In biblical times, a covenant was a solemn pact which created a family bond between parties. Unlike a contract, a covenant was not simply an exchange of goods or services, but rather a gift of oneself to the other. Throughout salvation history, God repeatedly made covenants with his chosen people. He pledged to give himself to them, and they were to love him with all of their hearts. These covenants were fulfilled by Jesus — God truly entered the world and gave himself fully to us, and by the Lord’s sacrifice on the Cross, humanity was able to make a perfect offering of love back to God.
God created marriage to be a covenant. By their exchange of marriage vows, husband and wife pledge to give themselves completely to one another. They are not merely exchanging goods and services, but making a gift of themselves. In so doing, they create a family where before there were two individuals. Since marriage is a complete gift of self, it is a gift without conditions or limits.
God created the gift of sexual intercourse as the physical sign of this covenant. It perfectly expresses the total gift of self established by marriage. It is the only expression of intimacy that unites husband and wife as one flesh and also brings forth new human life. Their bodies are operating as one on a biological level, and since we are body-spirits, there is a true union of not only bodies but of persons, body and soul. What was promised at the altar becomes a reality — a total, mutual gift of self.
From all of this we can start to understand the catechism’s description of marriage: “The marriage covenant, by which a man and a woman form with each other an intimate communion of life and love, has been founded and endowed with its own special laws by the Creator. By its very nature it is ordered to the good of the couple, as well as to the generation and education of children.” (Catechism #1660)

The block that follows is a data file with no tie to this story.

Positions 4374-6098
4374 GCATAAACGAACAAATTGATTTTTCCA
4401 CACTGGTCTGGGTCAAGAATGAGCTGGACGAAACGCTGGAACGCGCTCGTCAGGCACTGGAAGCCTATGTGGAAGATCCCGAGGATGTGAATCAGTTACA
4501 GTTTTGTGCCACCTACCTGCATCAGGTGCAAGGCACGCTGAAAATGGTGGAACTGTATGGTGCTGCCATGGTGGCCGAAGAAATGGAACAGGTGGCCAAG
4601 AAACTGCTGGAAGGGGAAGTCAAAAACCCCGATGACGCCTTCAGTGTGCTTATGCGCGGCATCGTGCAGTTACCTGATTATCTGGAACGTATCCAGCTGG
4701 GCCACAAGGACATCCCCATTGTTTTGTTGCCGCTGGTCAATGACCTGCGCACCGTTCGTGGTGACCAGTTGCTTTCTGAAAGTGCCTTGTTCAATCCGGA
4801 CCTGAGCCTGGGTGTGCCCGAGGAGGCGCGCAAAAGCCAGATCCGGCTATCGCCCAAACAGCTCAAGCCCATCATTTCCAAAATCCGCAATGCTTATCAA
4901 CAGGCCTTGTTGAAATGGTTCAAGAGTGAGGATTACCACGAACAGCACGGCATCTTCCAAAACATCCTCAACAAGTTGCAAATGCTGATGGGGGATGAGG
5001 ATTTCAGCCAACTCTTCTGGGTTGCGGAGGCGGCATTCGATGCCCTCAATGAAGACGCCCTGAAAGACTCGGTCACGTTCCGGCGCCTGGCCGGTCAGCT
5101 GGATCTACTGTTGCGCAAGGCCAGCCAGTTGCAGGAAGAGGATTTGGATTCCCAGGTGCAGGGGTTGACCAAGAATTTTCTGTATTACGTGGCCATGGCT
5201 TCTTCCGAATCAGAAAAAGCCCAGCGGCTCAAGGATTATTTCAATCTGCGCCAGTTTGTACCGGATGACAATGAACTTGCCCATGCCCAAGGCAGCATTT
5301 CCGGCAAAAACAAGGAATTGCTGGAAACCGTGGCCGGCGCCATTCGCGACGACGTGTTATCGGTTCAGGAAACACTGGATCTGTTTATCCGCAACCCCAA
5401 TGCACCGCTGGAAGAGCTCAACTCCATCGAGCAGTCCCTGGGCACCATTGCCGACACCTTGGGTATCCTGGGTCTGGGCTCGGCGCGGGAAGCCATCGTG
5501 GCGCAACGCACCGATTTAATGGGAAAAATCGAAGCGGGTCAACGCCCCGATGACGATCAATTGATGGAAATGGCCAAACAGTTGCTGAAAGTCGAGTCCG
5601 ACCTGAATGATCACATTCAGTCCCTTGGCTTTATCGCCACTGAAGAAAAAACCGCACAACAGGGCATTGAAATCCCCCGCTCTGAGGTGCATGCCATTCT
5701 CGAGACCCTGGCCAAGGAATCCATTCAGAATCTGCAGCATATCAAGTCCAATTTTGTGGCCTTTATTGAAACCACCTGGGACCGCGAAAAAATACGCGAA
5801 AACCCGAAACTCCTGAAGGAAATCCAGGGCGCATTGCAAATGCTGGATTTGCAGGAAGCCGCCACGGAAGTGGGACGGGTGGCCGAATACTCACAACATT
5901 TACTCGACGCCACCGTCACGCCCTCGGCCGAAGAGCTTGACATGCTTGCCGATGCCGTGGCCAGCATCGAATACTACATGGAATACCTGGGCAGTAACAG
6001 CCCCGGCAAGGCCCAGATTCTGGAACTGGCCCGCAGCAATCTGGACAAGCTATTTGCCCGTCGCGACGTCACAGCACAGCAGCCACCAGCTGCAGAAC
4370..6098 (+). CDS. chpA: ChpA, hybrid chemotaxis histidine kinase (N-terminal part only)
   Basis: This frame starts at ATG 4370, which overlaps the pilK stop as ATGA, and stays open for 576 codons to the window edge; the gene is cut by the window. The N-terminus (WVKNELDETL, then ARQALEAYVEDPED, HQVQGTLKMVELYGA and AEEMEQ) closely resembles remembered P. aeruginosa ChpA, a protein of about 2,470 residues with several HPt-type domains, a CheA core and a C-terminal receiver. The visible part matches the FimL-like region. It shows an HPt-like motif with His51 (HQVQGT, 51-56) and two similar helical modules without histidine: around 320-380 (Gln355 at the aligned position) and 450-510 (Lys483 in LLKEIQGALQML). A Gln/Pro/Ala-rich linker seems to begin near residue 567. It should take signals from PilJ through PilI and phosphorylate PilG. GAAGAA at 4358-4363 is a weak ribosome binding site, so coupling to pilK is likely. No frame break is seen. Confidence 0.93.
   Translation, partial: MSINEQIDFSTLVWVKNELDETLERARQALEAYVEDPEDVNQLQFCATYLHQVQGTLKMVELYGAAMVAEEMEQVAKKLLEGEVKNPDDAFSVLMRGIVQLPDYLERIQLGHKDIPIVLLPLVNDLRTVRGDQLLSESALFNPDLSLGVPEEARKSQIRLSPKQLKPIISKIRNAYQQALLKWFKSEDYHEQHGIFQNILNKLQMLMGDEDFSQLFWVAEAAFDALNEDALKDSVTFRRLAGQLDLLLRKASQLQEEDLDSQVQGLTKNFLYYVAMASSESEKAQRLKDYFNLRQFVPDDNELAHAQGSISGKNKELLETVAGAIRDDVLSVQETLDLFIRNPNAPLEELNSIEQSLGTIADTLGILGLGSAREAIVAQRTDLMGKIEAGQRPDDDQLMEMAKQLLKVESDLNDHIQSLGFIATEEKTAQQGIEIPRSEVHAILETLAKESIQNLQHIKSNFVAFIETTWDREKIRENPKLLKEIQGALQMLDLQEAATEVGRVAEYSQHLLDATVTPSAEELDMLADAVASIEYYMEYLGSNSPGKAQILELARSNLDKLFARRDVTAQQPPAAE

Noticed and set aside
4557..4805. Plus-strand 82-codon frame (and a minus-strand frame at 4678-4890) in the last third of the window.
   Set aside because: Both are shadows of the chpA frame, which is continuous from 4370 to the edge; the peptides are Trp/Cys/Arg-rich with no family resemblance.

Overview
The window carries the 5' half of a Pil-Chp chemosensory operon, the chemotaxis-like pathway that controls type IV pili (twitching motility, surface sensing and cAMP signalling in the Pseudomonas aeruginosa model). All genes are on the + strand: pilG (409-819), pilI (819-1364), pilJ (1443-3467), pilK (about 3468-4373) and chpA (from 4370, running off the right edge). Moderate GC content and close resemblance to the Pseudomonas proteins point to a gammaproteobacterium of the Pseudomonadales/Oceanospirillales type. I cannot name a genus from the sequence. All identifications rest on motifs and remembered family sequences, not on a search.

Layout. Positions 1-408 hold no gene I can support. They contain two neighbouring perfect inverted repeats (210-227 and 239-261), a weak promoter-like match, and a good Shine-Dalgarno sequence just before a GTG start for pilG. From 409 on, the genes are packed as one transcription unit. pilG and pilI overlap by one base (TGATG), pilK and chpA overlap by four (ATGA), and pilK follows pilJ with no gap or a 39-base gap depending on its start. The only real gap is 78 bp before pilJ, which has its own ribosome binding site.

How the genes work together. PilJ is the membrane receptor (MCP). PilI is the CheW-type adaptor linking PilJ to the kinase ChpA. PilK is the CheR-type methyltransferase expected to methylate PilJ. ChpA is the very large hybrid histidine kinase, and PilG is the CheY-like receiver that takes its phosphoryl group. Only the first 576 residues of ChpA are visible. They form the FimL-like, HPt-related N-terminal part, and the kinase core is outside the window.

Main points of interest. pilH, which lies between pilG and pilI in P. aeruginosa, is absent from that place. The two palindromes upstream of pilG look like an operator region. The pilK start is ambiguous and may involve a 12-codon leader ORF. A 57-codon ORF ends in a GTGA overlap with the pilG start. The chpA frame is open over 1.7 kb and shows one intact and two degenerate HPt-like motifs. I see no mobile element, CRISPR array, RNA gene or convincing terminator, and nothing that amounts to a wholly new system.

As a total gift of self, marriage has two purposes in God’s plan. First, it is meant for “the good of the couple,” building each other up and helping each other to learn to love as God loves. Second, it is meant for the “generation and education of children.” The total, unconditional love between husband and wife is meant to be the usual way that new children are welcomed into the world and taught to love as God loves.
Some thoughts for prayer and discussion:
- Our culture still holds on to the idea of marriage as a total gift of oneself, in a romantic sense. But are there ways that you see limits or conditions placed on marriage, in your own mind or in our culture?
- Have you ever thought of the marital embrace as connected to your wedding vows? (Renewing and making flesh what you promised at the altar?)
- If you are married, is your top priority to help your spouse become a saint? If you have children, is your top priority in their lives to help them be saints?